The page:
Discussion in 'Archery' started by LONESTARBOAR, Jul 9, 2013.
Place your archery pictures here!
Otay, you asked for it. Follow this link for my build of an American Flat Bow (longbow) that I detailed on Archery Talk a few years back. It's a long thread, pic heavy, and explains why each step shown is done. http://www.archerytalk.com/vb/showthread.php?t=894382&highlight=American+Flat+Bow
Osage Orange, backed with bamboo, Bacote for a riser, Dacron B-50 three color Flemish Twist string, tillered out to 63lbs @ 28" of draw. In all, it took about 60 hrs. to make. After warming the limbs (shooting it for half an hour), I chrono'd my full length GoldTip carbon 5575 with 3 feather fletchings of 4" length and a 125 gr. field point at 196 fps. The bow weighs something in the neighborhood of... 27oz.
Some pix of the finished product.
Finally a sighting of the elusive Ratdog!
Beautiful longbow! I've always wanted to try building one.
Thank you... I'm really looking forward to getting an opportunity to do another build. I've got the stave prepped and rough cut from a horizontal branch I cut of Vine Maple. It then went into a form (clamped) and dried for a year. It was roughed out the day after I'd cut the limb out in the woods.
Took that one down on the back... following the same growth ring the full length of the bow... should be a nice stable/solid piece of wood.
We went here (east side of the Cascade Range, north of I-90.
Saw this ol' gal out and about. This is a Columbia Blacktail... they're NOT a big species.
The nearest hunk is my stave.
Now, cutting a horizontally laying branch is important. As soon as you cut it, it begins to "relax" and has its own ready made "reflex" (curve) since the weight is no longer being supported, it curls. That inside radius of that curve is what you want to become the back of your bow. This way... it'll WANT to return to that reflexed curve, giving you a more snappy bow, instead of taking a set and not applying power to the arrow all the way until it leaves the string. Time to lay out the rough cuts on the band saw.
Here, I'm making the rough cut to define one of the sides of the bow, you can see the reflex of the limb curling UPward... that will be the "back" of the bow.
This is laying out the belly cut profile after the side cuts are made. Lay your template down, trace it out with a pencil and back to the band saw.
Here, I'm making the belly cut. Where the blade is riding is the side of the bow which will face you when drawn. The bow's "back" is nearest the camera. Again... you can see that natural reflex of the wood as it relaxes.
Cutting down the other end of the stave, this time the "belly" of the bow is on the right side of the blade from your view.
Now, it's draw knife time, taking off the bark and finding my growth ring I'll follow the length of the stave.
Kind of hard to make it out... but the center circle of growth ring... that's the one I'm following. All the remaining layers above it are carefully removed with the draw knife.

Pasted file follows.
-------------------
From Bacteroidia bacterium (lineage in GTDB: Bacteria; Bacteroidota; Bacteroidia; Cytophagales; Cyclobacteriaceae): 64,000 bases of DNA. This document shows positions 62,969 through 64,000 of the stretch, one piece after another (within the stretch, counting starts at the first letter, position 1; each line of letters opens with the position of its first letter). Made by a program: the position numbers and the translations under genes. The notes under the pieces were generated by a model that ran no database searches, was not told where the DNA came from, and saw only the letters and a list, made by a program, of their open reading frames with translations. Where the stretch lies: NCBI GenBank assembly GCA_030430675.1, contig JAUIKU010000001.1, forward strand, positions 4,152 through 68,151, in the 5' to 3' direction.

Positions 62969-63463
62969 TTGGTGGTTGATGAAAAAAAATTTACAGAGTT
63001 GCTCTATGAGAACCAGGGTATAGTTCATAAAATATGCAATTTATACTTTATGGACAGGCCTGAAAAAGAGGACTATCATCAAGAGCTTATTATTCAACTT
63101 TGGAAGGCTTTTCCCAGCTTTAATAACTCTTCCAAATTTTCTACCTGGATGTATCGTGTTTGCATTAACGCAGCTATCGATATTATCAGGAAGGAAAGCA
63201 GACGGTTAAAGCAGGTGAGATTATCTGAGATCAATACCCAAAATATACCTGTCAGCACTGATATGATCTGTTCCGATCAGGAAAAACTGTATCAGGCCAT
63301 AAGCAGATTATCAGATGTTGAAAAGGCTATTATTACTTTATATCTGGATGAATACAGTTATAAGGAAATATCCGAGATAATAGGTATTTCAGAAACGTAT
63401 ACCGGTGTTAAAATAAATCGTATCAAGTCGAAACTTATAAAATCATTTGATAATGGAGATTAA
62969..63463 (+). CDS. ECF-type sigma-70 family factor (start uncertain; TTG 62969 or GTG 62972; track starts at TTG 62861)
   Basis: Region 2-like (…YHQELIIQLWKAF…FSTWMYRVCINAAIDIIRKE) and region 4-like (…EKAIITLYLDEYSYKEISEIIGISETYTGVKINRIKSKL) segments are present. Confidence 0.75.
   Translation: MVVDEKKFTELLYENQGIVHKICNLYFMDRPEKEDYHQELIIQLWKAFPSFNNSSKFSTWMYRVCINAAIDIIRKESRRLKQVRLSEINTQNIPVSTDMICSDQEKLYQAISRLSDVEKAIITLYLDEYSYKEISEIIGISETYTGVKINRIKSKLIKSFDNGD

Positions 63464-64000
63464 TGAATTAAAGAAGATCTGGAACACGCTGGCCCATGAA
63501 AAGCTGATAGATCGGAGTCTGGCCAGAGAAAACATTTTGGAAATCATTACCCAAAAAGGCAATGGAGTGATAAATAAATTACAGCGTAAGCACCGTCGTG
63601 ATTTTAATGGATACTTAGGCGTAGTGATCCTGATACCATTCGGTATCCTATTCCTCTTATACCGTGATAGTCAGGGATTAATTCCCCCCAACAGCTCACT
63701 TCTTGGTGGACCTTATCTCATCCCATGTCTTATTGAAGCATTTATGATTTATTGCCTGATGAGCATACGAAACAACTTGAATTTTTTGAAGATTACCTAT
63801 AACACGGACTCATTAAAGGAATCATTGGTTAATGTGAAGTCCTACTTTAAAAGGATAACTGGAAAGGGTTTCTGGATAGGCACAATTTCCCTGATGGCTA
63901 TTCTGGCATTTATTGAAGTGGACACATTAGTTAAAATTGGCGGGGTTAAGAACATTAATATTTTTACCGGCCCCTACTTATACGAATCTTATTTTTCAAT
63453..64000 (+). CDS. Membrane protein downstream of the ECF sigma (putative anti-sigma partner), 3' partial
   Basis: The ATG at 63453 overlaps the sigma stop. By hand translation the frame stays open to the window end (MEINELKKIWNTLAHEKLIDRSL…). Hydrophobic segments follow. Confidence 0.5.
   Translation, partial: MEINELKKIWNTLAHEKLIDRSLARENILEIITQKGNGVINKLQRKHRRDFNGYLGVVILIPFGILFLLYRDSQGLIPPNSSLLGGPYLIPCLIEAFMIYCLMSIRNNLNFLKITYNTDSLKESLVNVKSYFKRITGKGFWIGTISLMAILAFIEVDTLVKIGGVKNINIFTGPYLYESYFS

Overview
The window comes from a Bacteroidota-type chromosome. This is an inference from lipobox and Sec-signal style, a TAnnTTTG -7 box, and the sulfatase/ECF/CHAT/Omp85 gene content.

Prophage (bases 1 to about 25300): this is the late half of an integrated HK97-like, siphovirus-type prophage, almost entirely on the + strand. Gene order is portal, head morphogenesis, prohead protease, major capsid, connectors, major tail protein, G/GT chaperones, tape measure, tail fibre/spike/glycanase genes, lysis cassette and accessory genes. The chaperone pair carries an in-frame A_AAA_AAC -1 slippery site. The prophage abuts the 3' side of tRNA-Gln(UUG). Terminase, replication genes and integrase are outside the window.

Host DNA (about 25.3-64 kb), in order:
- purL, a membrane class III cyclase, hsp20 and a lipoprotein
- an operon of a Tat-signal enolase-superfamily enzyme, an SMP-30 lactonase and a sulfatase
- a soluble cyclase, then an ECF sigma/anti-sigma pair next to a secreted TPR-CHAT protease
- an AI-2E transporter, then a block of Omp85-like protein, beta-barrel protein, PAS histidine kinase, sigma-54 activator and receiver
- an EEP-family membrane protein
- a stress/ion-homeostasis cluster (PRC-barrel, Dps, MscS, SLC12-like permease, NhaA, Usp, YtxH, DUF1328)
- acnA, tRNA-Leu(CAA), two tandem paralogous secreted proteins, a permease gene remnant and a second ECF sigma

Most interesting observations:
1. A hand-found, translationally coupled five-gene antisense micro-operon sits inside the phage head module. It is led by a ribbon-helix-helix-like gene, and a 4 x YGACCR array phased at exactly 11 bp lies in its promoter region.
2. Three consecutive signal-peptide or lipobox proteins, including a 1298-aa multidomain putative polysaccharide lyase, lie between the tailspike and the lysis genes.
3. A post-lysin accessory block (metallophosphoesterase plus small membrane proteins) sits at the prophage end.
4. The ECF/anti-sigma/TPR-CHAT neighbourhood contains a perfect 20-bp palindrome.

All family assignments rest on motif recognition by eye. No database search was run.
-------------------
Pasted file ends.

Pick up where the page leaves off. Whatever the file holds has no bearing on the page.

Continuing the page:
So... what you end up with is this. A stave rough cut to the shape of a longbow. The riser is the bottom center, and the natural reflex of the stave pulls the ends away from the string... giving you more power from the strung bow as it's forced back the other direction... arcing against the natural pull of the wood. You end up with a faster arrow since power is applied all the way through until it leaves the string.
The final step in the stave prep process is to clamp it to the form to dry.
That's how you make a stave from a branch. The previous bow making link details how you take that stave and create the actual bow.
That's awesome! I cut an Osage stave today....
I DO love Osage Orange for a longbow !!!
Only bow kill picture I got!
Yeah he was pretty big... Killed him at 25 yards with my crossbow. May sound easy but that was not an easy stalk! It took around 30 minutes to shoot this hog and we spotted him only 150 yards away. One shot and he ran 30 yards. Stopped again and I put the finish on him. I was pretty happy that night... Then my picture gets messed up! Lol
LOL I figured you were just avoiding being harassed for not smiling. I'm always amazed at how efficient archery equipment is at killing.
RD that is really some beautiful work. I love looking at people's craftsmanship. I have shot a few longbows, never owned one. Currently my favorite is a Mathews Drenalin.
Thanks... traditional... it's a whole nudder level of archery. It's more about having yourself tuned, rather than the bow.
My Bear Carnage after blowing up on me today at the range.
Man that is crazy!!!!! Glad your ok!
I know that sick feeling in the gut. About the time I was finishing my longbow.... my buddy asked me to test shoot an identical one he'd been working on. His elbow prohibited him from shooting anything heavy. About the third shot... one limb grenaded. I was just SICK. He looked at me and said: "Guess I should've known better than to've done that last bit of work on that limb while drinking wine." He knew it had a "hinge" going on, and hadn't worked that hinge out of it yet. Thankfully, it was near the tip of the bow. He reworked the length, narrowed the limbs, shaved a little thickness from it, and the bow lives just fine now... just a lighter pull/shorter bow than intended.
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